Category Archives: tech

Disaster relief effort

We are now in the third week of data patching and emergency code changes to salvage a live system gone very wrong, and morale is at a very low point.

Bosses call it a fire, I call it a disaster. And now we are working our asses off to save as many records as we can, no matter how tired we are. Such an incomplete software system should never have been allowed to go live, but it slipped through several layers of checks and did so anyway. The decision was made to "bite the bullet" and to cut over, crossing over "the point of no return", with nobody really aware of how big a mistake that was until a few days later when we discovered inherent flaws in the design. Worse, the project lead was released to go on a 3 week overseas leave just after cutting over.

My Hokkien-spewing boss liked to joke that working in the IT industry should not involve us acting as superman all the time, wearing red underwear outside and putting in huge amounts of effort. He advocated going home on time and spending time with the family, and went against the company culture of working at least half an hour overtime. He sure needed supermen to help stabilise the system and endlessly patch data. Not that I'm eager to put in heroic efforts to save his ass. I have already given 2 weeks of my youth, or what is left of it, patching data. Crimson Editor is my best friend during this time, its column mode making the very manual task of formulating SQL inserts and updates easier.

The HOD concluded that this product was only at Alpha stage and should not have been released. At this level of immaturity, we would not nornally even call users to come for an acceptance testing! Sigh. We did not have to work so hard even when working on our own projects! I wonder if heads will roll. Not mine; I was identified as the technical lead but taken out because there was some other less interesting thing they wanted me to do. I had no chance to contribute to the success, or failure, of this project. I can say with certainty that I could have averted the technical errors we encountered in the last 2 weeks. They were easy to catch! You know that they don't really believe in the complexity of doing systems when they insist on going ahead without adequately competent people on the team. Don't they know from their years of experience that doing it properly the first time round with the right mix of people can save much grief later on? And they do not lack reminders from us.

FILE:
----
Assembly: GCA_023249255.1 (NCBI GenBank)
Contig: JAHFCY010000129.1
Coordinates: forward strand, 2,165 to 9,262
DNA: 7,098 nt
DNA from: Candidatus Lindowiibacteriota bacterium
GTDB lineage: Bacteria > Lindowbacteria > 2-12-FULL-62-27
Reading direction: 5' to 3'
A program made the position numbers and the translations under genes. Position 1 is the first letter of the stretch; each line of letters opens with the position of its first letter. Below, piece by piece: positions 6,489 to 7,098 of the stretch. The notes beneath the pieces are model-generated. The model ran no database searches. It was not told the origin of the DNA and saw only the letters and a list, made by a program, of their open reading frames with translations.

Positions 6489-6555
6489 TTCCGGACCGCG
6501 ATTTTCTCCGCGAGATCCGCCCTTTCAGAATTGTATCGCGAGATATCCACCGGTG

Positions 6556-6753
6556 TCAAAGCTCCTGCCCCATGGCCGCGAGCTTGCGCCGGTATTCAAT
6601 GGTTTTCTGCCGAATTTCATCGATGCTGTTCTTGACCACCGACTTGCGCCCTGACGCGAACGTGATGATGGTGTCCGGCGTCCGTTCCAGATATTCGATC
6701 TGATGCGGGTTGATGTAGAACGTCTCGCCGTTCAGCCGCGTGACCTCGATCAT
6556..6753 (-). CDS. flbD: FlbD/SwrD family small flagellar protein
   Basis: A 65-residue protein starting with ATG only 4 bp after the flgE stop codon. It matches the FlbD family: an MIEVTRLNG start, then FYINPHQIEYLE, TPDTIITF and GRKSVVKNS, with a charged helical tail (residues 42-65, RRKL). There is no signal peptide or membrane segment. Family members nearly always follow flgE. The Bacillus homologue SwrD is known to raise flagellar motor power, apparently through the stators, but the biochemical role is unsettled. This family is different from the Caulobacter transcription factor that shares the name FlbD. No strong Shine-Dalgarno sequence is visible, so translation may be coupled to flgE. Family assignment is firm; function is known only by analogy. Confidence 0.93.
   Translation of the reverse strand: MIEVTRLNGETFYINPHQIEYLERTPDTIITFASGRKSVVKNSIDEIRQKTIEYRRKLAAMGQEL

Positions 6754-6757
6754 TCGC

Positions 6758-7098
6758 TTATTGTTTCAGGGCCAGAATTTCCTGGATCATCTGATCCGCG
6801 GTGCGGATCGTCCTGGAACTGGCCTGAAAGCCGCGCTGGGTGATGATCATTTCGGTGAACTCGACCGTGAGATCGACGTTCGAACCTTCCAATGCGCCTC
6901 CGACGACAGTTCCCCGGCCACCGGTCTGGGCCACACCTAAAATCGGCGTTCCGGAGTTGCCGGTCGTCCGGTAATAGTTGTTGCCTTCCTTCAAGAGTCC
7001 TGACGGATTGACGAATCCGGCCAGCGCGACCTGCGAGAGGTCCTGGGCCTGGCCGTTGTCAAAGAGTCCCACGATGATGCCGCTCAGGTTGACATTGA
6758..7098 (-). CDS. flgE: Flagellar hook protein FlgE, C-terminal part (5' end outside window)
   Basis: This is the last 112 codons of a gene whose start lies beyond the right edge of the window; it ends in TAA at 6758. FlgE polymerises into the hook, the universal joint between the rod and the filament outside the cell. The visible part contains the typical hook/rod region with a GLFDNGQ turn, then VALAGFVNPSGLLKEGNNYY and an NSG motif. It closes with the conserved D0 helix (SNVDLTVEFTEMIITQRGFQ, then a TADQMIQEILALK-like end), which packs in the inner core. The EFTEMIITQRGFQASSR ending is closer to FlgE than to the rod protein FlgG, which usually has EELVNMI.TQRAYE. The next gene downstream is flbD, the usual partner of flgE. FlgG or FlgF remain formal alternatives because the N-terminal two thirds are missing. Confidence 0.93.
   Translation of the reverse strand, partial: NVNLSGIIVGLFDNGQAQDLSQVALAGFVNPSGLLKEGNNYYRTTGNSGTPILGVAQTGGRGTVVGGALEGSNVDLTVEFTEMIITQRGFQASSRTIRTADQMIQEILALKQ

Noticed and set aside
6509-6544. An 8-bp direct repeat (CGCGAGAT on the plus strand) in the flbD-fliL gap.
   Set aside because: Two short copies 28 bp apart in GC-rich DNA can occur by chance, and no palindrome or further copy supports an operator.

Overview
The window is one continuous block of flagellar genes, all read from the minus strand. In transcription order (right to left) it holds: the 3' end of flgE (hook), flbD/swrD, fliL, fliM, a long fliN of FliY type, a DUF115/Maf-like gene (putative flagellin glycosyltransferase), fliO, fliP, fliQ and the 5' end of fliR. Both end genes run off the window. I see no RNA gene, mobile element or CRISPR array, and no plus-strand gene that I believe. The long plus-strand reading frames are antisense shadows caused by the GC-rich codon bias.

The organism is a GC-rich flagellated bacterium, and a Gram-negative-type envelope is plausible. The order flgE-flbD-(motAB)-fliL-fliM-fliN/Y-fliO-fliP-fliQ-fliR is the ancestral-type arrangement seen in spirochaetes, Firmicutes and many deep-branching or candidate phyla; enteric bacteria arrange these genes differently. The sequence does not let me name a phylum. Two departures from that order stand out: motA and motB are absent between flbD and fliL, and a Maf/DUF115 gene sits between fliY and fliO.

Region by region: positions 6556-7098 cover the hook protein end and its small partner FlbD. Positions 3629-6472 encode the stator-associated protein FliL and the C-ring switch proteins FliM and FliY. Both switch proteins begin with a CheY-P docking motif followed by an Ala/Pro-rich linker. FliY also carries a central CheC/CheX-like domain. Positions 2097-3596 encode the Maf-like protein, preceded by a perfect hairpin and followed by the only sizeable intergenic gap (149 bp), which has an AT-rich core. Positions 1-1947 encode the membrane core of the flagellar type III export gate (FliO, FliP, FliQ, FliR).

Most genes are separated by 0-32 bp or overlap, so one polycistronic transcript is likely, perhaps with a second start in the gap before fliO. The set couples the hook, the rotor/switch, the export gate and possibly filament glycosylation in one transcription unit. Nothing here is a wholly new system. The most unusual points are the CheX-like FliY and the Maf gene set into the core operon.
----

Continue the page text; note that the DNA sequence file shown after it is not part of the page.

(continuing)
Morale dropped to an all-time low. Mistakes in data patching surfaced. Other pieces of work are put on hold. I was entertaining thoughts of quitting without a job. The only good thing to come out of this is that I finally started updating my resume. 6 years is far too long to stay in the same place. Surely there must be better things that I can learn elsewhere.

Bosses talk about how systems know how to wait until the key personnel are on leave to throw tantrums, and leave the rest of us scrambling to rectify the problem with our limited knowledge. The way I see it, a series of bad decisions led to a very bad mess. There is hell for them to pay before everything is over. A lot of questions for the bosses to answer to their superiors and end users.